A magazine for friends of the Warren Alpert Medical School of Brown University.

How We Live Our Values


Inclusiveness, diversity, and equity; dedication to antiracism

Starting with the Brown-Tougaloo partnership in the 1970s, the Medical School has shown its commitment to supporting inclusion and belonging efforts. Patricia Poitevien ’94 MD’98, MSc, senior associate dean for diversity, equity, and inclusion, shares the evolution she’s seen–and what lies ahead.

Patricia Poitevien ’94 MD’98, MSc, senior associate dean for diversity, equity, and inclusion

Patricia Poitevien ’94 MD’98

What do you recall about the atmosphere of diversity and inclusion at Brown when you were an undergraduate and in medical school in the 1990s?

I’d spent four years in undergrad at Brown really learning the meaning of inclusivity—before inclusion was a word that was commonly used. The practices of inclusivity were a part of my undergraduate experience. [That said,] it felt like the Medical School was a separate place in terms of its culture and focus.

Can you talk about how it felt different when you returned 20 years later as the Department of Pediatrics residency program director and an assistant dean with the Office of Diversity and Multicultural Affairs?

When I came back in 2018, there had been many changes to the Medical School. It was a very different place, in positive ways—certainly ahead of many of its academic medical institution peers.

It offered discussions on Race in Medicine in the Health System Science course and the Doctoring course. There was also the Race, Health and Structure of Inequality course led by [Professor of Pathology and Laboratory Medicine and of Africana Studies] Lundy Braun.

Another notable change was the amplification of the student voice: students were really leading the way and encouraging us to move forward with an equity lens, even beyond what was already being done at the Medical School.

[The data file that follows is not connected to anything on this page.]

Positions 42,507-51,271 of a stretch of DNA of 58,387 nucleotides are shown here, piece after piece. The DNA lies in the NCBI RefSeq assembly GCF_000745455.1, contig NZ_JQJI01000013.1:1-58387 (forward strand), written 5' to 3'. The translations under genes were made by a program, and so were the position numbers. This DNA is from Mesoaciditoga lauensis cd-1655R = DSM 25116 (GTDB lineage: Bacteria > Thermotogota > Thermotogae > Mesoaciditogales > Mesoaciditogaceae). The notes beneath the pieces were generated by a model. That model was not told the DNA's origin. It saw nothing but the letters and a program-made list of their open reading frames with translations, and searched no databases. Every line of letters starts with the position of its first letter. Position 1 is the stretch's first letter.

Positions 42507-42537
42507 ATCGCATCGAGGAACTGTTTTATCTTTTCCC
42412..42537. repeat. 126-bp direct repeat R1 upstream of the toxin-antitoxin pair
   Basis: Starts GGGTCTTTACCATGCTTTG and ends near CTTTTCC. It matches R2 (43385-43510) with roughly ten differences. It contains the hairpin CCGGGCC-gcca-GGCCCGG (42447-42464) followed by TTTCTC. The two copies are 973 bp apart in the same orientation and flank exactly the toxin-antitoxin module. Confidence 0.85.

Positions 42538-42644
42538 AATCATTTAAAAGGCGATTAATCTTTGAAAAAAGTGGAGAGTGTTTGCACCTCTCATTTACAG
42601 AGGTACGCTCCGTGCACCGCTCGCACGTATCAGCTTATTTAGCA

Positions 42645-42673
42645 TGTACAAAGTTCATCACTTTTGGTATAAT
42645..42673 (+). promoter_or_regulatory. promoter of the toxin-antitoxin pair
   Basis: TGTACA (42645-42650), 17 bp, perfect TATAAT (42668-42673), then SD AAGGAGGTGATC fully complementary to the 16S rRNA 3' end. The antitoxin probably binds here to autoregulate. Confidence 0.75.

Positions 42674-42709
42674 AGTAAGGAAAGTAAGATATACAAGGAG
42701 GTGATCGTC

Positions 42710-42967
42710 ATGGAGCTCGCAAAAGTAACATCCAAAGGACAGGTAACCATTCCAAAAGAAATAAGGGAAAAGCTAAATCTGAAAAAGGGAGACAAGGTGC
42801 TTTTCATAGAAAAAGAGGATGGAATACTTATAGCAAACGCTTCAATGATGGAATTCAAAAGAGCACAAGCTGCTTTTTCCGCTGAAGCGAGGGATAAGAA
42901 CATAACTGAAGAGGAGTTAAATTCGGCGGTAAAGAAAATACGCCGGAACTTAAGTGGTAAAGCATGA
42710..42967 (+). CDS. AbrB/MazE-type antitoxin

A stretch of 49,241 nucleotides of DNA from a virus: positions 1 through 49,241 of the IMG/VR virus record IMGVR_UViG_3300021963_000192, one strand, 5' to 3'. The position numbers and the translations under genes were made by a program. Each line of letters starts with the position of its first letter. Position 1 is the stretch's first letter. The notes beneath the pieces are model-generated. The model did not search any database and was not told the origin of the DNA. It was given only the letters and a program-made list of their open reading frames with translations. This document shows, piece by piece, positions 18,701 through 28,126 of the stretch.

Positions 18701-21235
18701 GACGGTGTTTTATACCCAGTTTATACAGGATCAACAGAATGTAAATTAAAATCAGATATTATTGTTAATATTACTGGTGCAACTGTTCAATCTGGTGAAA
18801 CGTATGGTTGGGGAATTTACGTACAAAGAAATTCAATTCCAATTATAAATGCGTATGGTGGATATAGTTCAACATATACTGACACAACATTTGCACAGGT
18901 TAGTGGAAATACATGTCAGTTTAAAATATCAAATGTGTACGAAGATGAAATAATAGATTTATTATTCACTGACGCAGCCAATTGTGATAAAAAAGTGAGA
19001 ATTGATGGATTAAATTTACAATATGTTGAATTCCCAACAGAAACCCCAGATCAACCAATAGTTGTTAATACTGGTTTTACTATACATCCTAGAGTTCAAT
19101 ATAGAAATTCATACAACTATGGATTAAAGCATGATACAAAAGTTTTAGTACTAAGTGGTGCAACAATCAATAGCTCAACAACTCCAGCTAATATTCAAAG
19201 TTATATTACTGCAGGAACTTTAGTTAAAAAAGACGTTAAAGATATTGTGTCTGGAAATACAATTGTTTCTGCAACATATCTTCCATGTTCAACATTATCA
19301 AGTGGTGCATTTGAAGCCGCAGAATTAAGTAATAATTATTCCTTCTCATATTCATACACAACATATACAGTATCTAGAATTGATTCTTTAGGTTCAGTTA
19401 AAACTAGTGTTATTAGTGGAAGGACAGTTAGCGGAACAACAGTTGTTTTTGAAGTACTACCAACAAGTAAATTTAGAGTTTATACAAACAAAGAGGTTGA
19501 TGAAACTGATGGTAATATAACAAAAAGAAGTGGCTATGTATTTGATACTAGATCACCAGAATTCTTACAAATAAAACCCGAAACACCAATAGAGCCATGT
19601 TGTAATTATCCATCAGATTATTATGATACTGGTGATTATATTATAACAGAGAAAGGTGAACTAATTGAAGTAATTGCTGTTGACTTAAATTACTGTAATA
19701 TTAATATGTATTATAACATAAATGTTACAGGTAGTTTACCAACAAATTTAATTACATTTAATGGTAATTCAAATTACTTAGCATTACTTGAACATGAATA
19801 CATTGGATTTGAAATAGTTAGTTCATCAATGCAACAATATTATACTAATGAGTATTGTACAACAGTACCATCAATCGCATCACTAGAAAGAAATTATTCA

How have these efforts evolved since you arrived?

Today, we’re trying to drive the agenda as an administration: we don’t want it to be the responsibility of the students.

For example, the curricular development is incredible. Our Health System Science course delves into how social determinants of health impact patients. We’re also in the process of developing a third-year clerkship on antiracism, because it’s important for students to learn how to implement antiracism into their practice in a practical manner every single day.

In addition to my role, we’ve hired an assistant dean of inclusive teaching and curriculum to review and assess the curriculum to make sure that it has an inclusive lens, from photographs to language.

What makes you optimistic about the trajectory of the institution’s diversity, equity, and inclusion efforts?

People come to Brown because they know that they can make a change in the world. It’s what attracted me many years ago, and it’s still a part of the culture and the fabric of who we are. This is what drives our work forward.

It’s an enormous privilege to be in a space where so much [positive]energy already exists. I don’t spend my time convincing people that equity is important—I spend my time figuring out systems and strategies to make DEI efforts stronger, more efficient, and better resourced. At Brown, we stand up for what’s right. We roll up our sleeves and do the hard work. All of that is really a part of the vision and what continues to fuel us.

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